Like Judah’s King Jehoshaphat, my friend generated ambitious plans for the future. However, he teamed up with the wrong partner, a King Ahaziah-like figure. Because of a friendship with a man who led him astray, he sunk rather than sailed.
It was a good reminder that when we befriend someone we might want to implement discernment. Does this person help us sail smoothly in our faith? Or do we notice a potential shipwreck?
Prayer: Dear Heavenly Father, please help me to implement discernment with my friendships. Amen.
Book Review 06/12/2019
This Book Review is by Megan Alms, Professional Writing student at Taylor University, Upland, Indiana
Disruptive Witness: Speaking Truth in a Distracted Age
By Alan Noble
InterVarsity Press, PB, 189 pages
It’s no secret that modern evangelism is inefficient. But what can be done in a culture of constant distractions and conflicting opinions? This is the heart of Alan Noble’s exploration in Disruptive Witness.
When we approach a conversation about our faith, both parties come to the conversation with the cultural presupposition that religion is a matter of personal preference. Everyone believes something. This belief is part of what forms each person’s individualistic identity and nothing more. There is no urgency.
When we talk about our faith in this way, we’re not sharing the gospel. We’re participating in what Noble calls a “rhetorical dance.” There’s some intellectual back-and-forth interaction, but it ultimately leads nowhere. Following such a discussion, you may receive a text, reminding you to check Twitter, leading you to read an article . . . and before you know it, you’ve forgotten any depth of conversation you may have had.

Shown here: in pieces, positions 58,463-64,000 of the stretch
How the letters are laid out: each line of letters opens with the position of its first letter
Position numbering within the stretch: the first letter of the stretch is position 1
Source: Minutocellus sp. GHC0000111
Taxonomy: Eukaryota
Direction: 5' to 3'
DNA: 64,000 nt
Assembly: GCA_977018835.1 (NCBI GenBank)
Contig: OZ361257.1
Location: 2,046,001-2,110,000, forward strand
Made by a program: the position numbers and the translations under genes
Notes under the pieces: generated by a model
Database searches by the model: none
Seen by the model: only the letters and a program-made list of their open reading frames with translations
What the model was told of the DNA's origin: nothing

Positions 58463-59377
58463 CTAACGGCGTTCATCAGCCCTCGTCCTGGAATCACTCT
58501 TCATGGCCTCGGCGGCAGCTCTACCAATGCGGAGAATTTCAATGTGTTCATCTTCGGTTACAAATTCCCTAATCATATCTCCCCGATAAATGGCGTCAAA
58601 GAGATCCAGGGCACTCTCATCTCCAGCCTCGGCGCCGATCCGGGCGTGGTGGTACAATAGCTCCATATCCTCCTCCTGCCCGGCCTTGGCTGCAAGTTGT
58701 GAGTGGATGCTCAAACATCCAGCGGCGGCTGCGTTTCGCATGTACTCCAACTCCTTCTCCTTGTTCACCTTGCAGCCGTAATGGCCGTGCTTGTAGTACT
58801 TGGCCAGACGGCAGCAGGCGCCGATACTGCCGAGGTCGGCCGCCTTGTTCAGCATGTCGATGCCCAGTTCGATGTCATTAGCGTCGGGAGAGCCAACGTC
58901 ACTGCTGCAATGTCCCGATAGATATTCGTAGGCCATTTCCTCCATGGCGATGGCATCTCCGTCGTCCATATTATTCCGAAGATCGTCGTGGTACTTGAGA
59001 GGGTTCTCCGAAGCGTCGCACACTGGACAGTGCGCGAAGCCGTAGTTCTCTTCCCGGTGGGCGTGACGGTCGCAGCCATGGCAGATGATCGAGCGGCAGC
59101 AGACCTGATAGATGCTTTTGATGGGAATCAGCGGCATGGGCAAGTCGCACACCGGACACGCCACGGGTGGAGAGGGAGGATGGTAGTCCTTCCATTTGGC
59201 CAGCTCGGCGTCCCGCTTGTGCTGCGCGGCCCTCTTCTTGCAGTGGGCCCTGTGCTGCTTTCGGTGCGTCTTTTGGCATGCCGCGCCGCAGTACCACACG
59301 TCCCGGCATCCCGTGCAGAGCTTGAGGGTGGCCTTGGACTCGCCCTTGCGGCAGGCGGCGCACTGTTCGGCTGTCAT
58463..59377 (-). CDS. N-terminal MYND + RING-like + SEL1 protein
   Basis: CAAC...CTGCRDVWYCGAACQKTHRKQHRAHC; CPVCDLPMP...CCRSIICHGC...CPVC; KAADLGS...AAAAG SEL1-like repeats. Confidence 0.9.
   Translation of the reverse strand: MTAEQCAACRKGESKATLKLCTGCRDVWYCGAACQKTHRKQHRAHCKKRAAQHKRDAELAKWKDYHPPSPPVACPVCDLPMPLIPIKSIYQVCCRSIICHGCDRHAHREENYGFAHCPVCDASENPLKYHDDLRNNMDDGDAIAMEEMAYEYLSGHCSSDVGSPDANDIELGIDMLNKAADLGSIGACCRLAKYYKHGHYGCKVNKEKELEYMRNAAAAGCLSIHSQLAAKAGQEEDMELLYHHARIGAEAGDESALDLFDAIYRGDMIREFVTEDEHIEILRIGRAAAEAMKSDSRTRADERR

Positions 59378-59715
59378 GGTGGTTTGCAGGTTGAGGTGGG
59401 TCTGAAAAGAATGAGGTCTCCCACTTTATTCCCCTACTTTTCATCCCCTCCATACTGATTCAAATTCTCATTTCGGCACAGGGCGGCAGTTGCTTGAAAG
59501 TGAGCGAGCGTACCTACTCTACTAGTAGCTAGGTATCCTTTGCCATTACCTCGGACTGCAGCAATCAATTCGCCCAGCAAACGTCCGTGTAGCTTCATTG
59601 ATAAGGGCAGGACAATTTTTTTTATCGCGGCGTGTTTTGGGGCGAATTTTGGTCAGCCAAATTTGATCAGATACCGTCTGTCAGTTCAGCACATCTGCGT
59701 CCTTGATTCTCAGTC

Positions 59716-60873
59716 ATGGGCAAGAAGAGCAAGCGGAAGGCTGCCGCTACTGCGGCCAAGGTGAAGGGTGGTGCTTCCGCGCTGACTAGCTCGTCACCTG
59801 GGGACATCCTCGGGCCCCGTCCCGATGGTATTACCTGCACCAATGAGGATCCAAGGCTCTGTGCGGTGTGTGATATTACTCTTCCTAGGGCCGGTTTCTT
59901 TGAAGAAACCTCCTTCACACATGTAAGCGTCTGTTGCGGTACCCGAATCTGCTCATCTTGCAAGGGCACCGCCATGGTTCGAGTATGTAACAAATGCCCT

In order to battle this tendency, we must first battle the desires that have been programmed into us. “We should not naively believe that we can suddenly reverse the flow of innovation,” says Noble. Despite our inability to change an entire culture, we can make an effort to change ourselves.
We must constantly reassess how society and technology are affecting us. As Christians, we are called to reject evil practices. But rarely is a new technology purely good or evil, so we have to weigh the costs and benefits of the innovations we invite into our lives.
After evaluating these ideas within our own lives, it is necessary to apply them to our approach to ministry. “Past models of discussing faith have almost all assumed a listener who is active, attentive, and aware of the costs of believing,” says Noble. Media-driven culture has permeated our listeners, and we must circumvent the way they have been trained to absorb information.
In the words of the author, Disruptive Witness “does not aim to solve the problems of secularism and technology-driven distraction, but it does offer concrete, achievable, meaningful actions to help the church preserve its witness.”
Review used by permission of Evangelical Church Library Association (ECLA)